Metcalfe, Adair and Russell counties all voted to go wet this year.

It wasn’t a county-wide vote in Butler County, but the towns of Morgantown, Woodbury and Rochester all approved alcohol sales Tuesday night. Butler County voted to stay dry in January.

Blake Farmer/Nashville Public Radio

Jack Daniel's is a historic brand built on stories and legend. To this day, all of the whiskey is made in the hills of little Lynchburg, Tenn. And as part of its 150th anniversary, the company is highlighting a lesser-known part of its story: how a former slave played a key role in its founding.

The story of Nearis Green first got national attention earlier this summer, when The New York Times ran an article about his role in Jack Daniel's history based on a pitch from the company.

Until now, the story usually told about the firm's founding was this: Jack Daniel left home as a young teen, went to work for Dan Call — ironically, a pastor — and ended up helping with Call's whiskey. That's where he learned his trade — perhaps under the tutelage of Green, who was then a slave belonging to Call.

It's not clear exactly what parts of the process Daniel's picked up from Green. "There's a lot of mystery there," says Jack Daniel's company historian Nelson Eddy. "We don't know exactly what he taught Jack. But we do know that Jack had a great deal of respect for that family. Because I think the best part of this story is the photograph."

The photograph he refers to is one that shows Jack Daniel, with a gray goatee, around 1895, surrounded by his crew, including two African-American men believed to be the sons of Nearis Green.

Creative Commons

Voters in the small Daviess County community of Maceo  have voted to allow the sale of alcohol.

The Owensboro Messenger-Inquirer reports only about 12% of eligible voters cast a ballot Tuesday with the final result being 63 for and 51 against.

Ironically, voting was held inside the Maceo Baptist Church whose pastor, Rev. Scott Ford, led the opposition to the local option. Supporters were led by a businessman whose family owns nine convenience stores in Daviess County.

Maceo was the second precinct in the county to go wet this year. Whitesville voters passed a local option in June. Daviess County spent more than $6,000 for both elections.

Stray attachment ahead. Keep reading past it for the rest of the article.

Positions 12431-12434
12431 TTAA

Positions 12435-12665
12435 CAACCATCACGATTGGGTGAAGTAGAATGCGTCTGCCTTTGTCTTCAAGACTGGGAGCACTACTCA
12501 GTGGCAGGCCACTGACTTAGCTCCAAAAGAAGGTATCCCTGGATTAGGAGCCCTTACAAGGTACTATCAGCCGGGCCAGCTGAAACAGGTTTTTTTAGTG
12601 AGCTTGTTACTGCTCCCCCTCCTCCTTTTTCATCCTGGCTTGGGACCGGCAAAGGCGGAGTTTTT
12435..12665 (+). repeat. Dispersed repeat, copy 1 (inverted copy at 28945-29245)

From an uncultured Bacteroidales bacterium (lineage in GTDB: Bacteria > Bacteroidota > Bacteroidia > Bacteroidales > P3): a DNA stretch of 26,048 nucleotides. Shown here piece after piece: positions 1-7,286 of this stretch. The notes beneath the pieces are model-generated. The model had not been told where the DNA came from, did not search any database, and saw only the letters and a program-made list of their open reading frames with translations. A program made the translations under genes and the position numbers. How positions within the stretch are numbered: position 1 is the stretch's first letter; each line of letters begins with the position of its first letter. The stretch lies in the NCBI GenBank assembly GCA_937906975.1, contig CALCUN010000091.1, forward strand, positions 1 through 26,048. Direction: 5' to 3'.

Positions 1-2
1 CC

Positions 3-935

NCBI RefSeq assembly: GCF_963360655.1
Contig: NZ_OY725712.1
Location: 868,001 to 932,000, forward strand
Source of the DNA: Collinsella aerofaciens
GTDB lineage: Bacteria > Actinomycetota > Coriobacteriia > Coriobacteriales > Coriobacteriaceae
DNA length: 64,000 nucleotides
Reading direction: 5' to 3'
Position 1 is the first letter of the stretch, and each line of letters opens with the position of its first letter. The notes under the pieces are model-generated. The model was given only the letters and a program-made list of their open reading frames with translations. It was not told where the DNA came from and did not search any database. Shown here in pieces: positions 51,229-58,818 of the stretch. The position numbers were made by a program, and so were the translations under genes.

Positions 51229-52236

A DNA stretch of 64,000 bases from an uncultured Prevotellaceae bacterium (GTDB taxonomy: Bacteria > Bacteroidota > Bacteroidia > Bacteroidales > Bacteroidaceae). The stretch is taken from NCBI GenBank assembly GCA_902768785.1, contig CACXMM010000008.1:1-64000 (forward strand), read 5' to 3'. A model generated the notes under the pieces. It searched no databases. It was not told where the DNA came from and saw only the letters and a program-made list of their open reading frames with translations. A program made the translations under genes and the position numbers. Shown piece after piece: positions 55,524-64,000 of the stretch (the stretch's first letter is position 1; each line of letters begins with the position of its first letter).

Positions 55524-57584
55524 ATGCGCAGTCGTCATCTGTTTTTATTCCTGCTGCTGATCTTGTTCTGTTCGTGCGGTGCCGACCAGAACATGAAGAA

Daviess County now has just 15 dry precincts out of a total of 85.

The next wet-dry vote can’t be held until December at the earliest.

Crooked Tail Distillery Company / Facebook

Princeton’s first bourbon and moonshine distillery is open for business.

While Caldwell County is still a dry county, Princeton voted to allow in packaged and by the drink liquor sales in 2012.  

Patrick Sheridan says he and co-owner Chris Oakley have worked with city and economic leaders for over two years to develop the city’s first distillery since Prohibition.  

"In that time we have completely gutted and remodeled a 101-year-old building, which sits 50 yards from our water source, a natural limestone spring," said Sheridan. "Limestone strips out iron which gives your product a very smooth, clean finish. There's a reason the best bourbon in the world comes from Kentucky and mainly that's because this state sits atop limestone rock which makes some of the best water for bourbon."

Sheridan says all facets of the bourbon-making process are sourced locally.

Rick Howlett

Lawmakers are considering whether to allow the home delivery of alcohol in Kentucky.

A Boston-based alcohol delivery company called Drizly wants to add Kentucky to its list of places where customers can use its app, which sources local stores to deliver beer, liquor and wine. The company is asking the state legislature to consider a bill that would allow it to operate in the state.

Nick Rellas, CEO of Drizly, said the app allows local companies to make money off trade on the internet.

“They’re able to put their prices, their products up. Consumers are able to shop for alcohol on their phone or on the internet and have it delivered just like they do essentially every other area of their life,” Rellas said.

Creative Commons

Barren County is the latest southern Kentucky county to consider allowing package alcohol sales.

Cumberland and Metcalfe counties recently voted to go wet. The city of Leitchfield, in Grayson County, also voted to allow package alcohol sales.

Western Kentucky University graduate and retired Navy veteran Sonya Hamrick is leading a petition drive to get the issue on the ballot in Barren County.

She says she started thinking about pushing for change when she moved to Barren County after retiring from the military.

“To me, it only seemed reasonable to have alcohol for adults in an area that’s convenient for them. That’s what I was used to, and when I came back home I discovered there was no such thing here.”

Kentucky LRC

A state Senate committee has passed a bill that would crack down on habitual drunk drivers.

The bill would double the five-year “look-back period” for driving under the influence, meaning someone convicted of the charge multiple times in 10 years would face increased penalties.

Kentucky’s current law imposes escalating fines, license suspensions and possible jail time for each DUI offense within five years. The fourth offense is a class D felony punishable by up to five years in prison.

State Sen. Dennis Parrett, a Democrat from Elizabethtown, says he sponsored the bill after a woman was killed by a drunk driver in his district.

“A young lady a week after high school graduation, was killed by a drunk driver that had already had several DUIs and another one pending,” Parrett said. “But because of the five-year look-back period, those had been wiped off. I believe five years is not enough.”